Multiple births and neonatal care report

By Julie Griffiths on 21 November 2017 Neonatal Care Multiple Birth Tamba

A new report looking into the neonatal care provided for twins suggests improvements are urgently needed.

The Twin pregnancy and neonatal care in England report by the Twins and Multiple Births Association (Tamba) found that admissions of twins to neonatal units could be reduced by a third per year if all neonatal networks had the lowest admission rate (25%).

The report contains information gathered from neonatal networks across the country looking at stillbirth rates, neonatal death rates, NICE compliance and neonatal admissions.

Findings revealed that twins were 2.5 times more likely to result in a stillbirth and more than five times more likely to result in a neonatal death, in comparison to singleton pregnancies.

The report also lists the best and worst performing neonatal networks, with Thames Valley and Wessex ranked the best in terms of the percentage of multiple birth babies requiring neonatal care – just 24.57%. 
The highest percentage of neonatal admissions was in Southern West Midlands, where approximately 88% of multiple birth babies needed the specialist care after they were born.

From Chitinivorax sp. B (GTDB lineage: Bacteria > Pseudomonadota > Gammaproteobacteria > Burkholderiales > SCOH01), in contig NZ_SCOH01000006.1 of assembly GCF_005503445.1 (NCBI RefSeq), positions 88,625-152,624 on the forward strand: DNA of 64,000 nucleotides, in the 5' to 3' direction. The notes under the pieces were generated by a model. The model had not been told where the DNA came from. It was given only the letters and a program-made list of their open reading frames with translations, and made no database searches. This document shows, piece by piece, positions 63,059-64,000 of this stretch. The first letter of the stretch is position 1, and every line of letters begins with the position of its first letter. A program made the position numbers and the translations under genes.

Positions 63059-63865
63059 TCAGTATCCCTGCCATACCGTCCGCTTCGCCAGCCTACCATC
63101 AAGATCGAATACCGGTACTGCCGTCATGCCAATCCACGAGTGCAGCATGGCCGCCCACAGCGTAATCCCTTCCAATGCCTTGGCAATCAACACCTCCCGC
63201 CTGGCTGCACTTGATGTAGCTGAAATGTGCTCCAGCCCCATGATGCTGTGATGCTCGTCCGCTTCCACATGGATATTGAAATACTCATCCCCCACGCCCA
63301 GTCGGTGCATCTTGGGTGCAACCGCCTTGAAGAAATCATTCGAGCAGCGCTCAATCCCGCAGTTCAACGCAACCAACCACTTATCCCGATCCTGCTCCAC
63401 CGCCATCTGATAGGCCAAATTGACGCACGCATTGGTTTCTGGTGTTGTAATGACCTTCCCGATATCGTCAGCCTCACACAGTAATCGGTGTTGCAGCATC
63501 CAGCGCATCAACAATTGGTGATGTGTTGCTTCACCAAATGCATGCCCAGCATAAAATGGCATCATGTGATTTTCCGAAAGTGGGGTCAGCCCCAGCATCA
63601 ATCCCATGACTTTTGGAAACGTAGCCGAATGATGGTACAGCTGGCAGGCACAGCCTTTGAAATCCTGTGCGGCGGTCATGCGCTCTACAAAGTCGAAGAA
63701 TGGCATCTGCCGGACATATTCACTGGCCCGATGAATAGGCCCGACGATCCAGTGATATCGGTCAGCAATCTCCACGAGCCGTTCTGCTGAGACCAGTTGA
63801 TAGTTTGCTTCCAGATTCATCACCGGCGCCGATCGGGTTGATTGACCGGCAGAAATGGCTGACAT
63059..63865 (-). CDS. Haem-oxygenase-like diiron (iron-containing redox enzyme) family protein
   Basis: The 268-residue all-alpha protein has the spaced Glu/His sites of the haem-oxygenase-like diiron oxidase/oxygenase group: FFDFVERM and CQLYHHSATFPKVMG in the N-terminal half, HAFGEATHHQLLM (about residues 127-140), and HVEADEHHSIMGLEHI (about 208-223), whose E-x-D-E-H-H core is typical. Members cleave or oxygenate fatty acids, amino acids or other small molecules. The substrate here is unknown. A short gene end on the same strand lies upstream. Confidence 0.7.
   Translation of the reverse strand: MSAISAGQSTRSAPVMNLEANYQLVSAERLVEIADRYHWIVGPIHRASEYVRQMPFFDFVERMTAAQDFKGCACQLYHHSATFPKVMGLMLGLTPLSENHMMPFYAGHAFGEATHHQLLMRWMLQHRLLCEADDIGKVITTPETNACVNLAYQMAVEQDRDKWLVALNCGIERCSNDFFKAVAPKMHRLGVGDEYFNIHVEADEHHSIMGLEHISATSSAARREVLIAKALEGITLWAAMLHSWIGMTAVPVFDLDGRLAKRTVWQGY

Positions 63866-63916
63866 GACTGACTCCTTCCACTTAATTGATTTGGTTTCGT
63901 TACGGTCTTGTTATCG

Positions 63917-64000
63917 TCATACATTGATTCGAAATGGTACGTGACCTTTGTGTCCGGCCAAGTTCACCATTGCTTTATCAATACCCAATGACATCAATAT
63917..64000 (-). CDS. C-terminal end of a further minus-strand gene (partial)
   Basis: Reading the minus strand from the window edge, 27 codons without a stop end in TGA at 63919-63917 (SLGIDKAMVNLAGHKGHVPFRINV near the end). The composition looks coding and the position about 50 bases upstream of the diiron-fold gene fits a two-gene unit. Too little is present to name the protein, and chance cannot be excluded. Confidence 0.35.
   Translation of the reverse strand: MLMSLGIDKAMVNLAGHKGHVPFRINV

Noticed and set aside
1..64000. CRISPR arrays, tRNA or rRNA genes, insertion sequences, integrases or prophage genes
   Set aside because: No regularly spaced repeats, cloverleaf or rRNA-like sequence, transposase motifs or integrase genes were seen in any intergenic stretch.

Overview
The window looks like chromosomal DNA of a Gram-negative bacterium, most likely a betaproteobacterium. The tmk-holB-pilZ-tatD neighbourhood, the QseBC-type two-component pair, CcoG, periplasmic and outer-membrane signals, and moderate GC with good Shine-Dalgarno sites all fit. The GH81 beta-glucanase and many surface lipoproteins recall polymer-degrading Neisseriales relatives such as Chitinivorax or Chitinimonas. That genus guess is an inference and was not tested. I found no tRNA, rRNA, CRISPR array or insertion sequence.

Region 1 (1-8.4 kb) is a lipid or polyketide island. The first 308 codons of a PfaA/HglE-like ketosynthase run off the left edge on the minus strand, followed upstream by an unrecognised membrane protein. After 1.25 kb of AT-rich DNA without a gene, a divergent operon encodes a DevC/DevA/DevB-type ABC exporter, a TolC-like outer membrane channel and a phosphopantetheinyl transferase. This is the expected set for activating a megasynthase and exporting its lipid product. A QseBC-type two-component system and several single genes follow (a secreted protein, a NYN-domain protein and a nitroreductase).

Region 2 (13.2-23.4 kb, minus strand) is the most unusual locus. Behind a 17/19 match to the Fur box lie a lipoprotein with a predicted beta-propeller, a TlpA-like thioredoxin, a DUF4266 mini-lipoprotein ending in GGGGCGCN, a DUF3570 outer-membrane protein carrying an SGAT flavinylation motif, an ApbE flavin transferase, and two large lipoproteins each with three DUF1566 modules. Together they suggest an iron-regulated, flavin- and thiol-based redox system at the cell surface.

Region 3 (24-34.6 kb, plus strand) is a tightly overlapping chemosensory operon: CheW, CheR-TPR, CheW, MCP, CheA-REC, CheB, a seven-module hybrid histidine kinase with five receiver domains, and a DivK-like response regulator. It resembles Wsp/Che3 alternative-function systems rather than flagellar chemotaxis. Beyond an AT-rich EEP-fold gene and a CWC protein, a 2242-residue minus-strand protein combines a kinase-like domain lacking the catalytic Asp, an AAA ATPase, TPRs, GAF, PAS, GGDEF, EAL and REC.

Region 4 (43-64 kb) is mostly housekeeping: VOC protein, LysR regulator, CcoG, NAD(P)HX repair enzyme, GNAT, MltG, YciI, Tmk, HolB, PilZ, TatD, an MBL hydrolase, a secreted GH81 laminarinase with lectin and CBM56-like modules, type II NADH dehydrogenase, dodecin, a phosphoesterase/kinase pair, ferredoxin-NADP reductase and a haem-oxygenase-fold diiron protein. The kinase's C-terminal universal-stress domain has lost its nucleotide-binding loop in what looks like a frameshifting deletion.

The report is being submitted to the national review into neonatal services with a call to highlight where and how care should be delivered to multiple birth babies.

Tamba CEO Keith Reed said: ‘This report should act as a red flag for the current national review into neonatal care. They need to consider, in the case of multiple births, if the right level of care is being delivered, by the right team, in the right place and how well their services join up with maternity units.’

Mr Reed added: ‘One pattern which emerges from the report is that neonatal networks which see a larger number of twin births have lower deaths rates, leading us to believe that the more experience they have in caring for multiple births, the better the level of care received. 

‘It is a fundamental question for new Local Maternity Systems across the country to address as they begin to reshape maternity and neonatal services in their area.

‘They also need to consider if there are specific interventions unique to twins, triplets or more that would help to address these wide differences in outcome or if these are a result of the local population. In some places, it looks like great antenatal care was provided but then neonatal outcomes were much worse.

‘Without these actions, these organisations are at risk of failing to meet the government’s target to reduce stillbirths and neonatal deaths, including in multiple pregnancies by 50% by 2030.’ 

Access the full report here